Free printable Lunar New Year coloring pages Crayola offers some really attractive coloring pages for children and adults to enjoy. Each animal and  mythical beast (dragons!) of the Chinese New Year is represented. Coloring.ws has free printable dragon coloring pages with printables ranging from primary to challenging coloring pages. 

I had written parts of these blog post years ago and rereading, I see some problems with terminology and ethnocentrism. I grew up in a time where terms like "ethnic", "foreign" and "oriental" (meaning eastern, contrasted with occidental or western) were used. I thought then that I was writing primarily to westerners particularly in the US. I'm realizing now how big the internet is and how readers visit from all over the world. 

Also, I loved books like Childcraft Children of Many Lands which explored cultures and  traditions around the world. I never thought of them as being racist or profiling. Now I see how the original title "Our Own Country and Foreign Lands" might seem that way. But reading the stories you'll feel the deep respect and appreciation for the many wonderful people in our big multicultural world. 

For myself, I respected, admired and longed to be part of these world cultures more than my own. I still do. Probably because my country of the United States is just a big conglomeration of cultures across the globe. I don't pretend to know or understand it all. So I approach like a child, eager to learn and explore! A few years ago, watching a travel vlog about Tashkent and Sammerkand, I gasped with joy remembering reading of these "exotic" places in Childcraft when I was around 5! I hadn't thought of these cities in 50 years! All the fascination and longing to visit came flooding back and now Uzbekistan is top of my to-see list.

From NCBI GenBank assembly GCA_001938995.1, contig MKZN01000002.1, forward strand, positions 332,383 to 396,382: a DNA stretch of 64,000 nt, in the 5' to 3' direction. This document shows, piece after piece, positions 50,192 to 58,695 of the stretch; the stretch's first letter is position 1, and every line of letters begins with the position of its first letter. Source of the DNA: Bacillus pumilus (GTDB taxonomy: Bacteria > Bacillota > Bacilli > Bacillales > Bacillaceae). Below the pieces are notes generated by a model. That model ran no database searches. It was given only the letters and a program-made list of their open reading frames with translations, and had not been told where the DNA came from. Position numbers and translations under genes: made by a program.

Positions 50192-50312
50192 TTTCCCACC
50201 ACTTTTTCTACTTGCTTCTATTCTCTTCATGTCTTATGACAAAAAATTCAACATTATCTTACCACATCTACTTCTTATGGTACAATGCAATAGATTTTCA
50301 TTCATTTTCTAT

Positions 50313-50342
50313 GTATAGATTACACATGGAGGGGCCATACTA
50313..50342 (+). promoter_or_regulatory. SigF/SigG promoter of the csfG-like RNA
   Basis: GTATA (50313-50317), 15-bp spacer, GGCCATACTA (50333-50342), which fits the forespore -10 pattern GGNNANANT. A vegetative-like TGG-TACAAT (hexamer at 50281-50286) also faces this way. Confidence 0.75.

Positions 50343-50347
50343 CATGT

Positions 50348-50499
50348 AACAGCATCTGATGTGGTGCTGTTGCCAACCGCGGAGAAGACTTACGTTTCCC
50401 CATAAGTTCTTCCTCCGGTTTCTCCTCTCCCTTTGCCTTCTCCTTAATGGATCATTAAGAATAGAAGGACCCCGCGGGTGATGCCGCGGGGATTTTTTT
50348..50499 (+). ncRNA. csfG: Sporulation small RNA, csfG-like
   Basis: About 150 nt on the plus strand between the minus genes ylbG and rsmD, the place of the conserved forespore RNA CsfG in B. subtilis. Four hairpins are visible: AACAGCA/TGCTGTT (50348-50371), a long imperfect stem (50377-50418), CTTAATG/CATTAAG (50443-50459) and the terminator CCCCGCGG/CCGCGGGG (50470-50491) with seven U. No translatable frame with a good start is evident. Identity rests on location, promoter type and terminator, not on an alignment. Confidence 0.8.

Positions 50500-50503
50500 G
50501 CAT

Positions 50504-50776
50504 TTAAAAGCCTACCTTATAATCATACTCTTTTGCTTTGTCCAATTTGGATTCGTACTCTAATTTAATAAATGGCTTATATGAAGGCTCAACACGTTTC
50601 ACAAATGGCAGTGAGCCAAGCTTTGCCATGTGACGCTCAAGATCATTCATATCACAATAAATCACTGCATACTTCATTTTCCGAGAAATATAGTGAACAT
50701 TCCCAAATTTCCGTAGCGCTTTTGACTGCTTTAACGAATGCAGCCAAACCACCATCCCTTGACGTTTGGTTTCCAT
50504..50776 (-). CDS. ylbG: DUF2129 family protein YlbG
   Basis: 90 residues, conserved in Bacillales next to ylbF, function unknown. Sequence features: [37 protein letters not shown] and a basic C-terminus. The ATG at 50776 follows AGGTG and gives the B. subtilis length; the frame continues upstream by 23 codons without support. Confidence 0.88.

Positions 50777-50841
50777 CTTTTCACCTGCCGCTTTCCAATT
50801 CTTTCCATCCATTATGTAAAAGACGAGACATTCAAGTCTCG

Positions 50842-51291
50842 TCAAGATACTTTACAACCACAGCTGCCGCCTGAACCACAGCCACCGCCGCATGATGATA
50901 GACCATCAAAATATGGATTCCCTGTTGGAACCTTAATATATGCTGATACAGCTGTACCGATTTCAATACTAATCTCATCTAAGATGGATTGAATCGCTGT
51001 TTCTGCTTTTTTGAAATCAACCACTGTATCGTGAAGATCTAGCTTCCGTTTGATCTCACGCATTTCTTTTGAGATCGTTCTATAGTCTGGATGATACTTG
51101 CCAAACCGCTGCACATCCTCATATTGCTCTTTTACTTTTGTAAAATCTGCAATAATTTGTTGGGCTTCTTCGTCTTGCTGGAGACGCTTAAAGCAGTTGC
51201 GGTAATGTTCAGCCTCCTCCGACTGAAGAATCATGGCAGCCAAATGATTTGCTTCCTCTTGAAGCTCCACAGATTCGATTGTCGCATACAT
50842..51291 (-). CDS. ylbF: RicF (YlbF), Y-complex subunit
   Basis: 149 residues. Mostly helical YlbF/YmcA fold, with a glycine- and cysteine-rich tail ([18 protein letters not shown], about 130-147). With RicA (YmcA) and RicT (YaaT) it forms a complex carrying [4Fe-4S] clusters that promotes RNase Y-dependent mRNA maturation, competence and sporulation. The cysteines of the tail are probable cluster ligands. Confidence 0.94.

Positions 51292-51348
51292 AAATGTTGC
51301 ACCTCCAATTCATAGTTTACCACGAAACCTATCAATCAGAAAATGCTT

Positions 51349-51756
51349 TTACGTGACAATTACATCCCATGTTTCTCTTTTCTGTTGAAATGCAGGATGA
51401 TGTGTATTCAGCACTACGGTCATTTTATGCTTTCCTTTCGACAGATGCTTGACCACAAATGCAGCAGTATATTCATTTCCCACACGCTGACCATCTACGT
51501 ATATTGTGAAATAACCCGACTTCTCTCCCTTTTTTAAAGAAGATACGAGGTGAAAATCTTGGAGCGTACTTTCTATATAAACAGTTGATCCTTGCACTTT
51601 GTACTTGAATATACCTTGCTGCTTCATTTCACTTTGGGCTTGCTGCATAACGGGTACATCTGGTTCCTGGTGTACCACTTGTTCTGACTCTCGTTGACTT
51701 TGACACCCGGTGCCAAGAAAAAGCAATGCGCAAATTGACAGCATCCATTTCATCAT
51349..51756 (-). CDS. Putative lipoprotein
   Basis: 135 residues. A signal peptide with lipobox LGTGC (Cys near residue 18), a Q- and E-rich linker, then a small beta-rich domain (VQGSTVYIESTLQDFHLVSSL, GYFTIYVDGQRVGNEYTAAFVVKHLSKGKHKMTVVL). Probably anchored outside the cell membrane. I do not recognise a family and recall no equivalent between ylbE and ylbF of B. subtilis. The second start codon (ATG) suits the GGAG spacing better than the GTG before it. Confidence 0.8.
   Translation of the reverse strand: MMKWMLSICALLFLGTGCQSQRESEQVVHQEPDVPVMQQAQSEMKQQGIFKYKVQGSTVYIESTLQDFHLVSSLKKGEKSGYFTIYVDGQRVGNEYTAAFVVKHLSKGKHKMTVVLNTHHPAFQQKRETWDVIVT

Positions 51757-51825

Free printable animal tracks flashcards to play nature detective

 


Hello my friends! Teacher Omi (grandma) here with some fun winter science lesson plans for you. Today at the Omschool, we are having a big blizzard, so the ground is covered with snow. Opi (grandpa) was clearing the snow and noticed that lots of different animal friends had visited. How did he know? Yes, you  guessed it. Because he saw animal tracks in the snow! But the mystery was, which animal tracks are they. So we decided to play nature detectives and thought you might like to join us. But first you'll need some free printable animal tracks flashcards to help.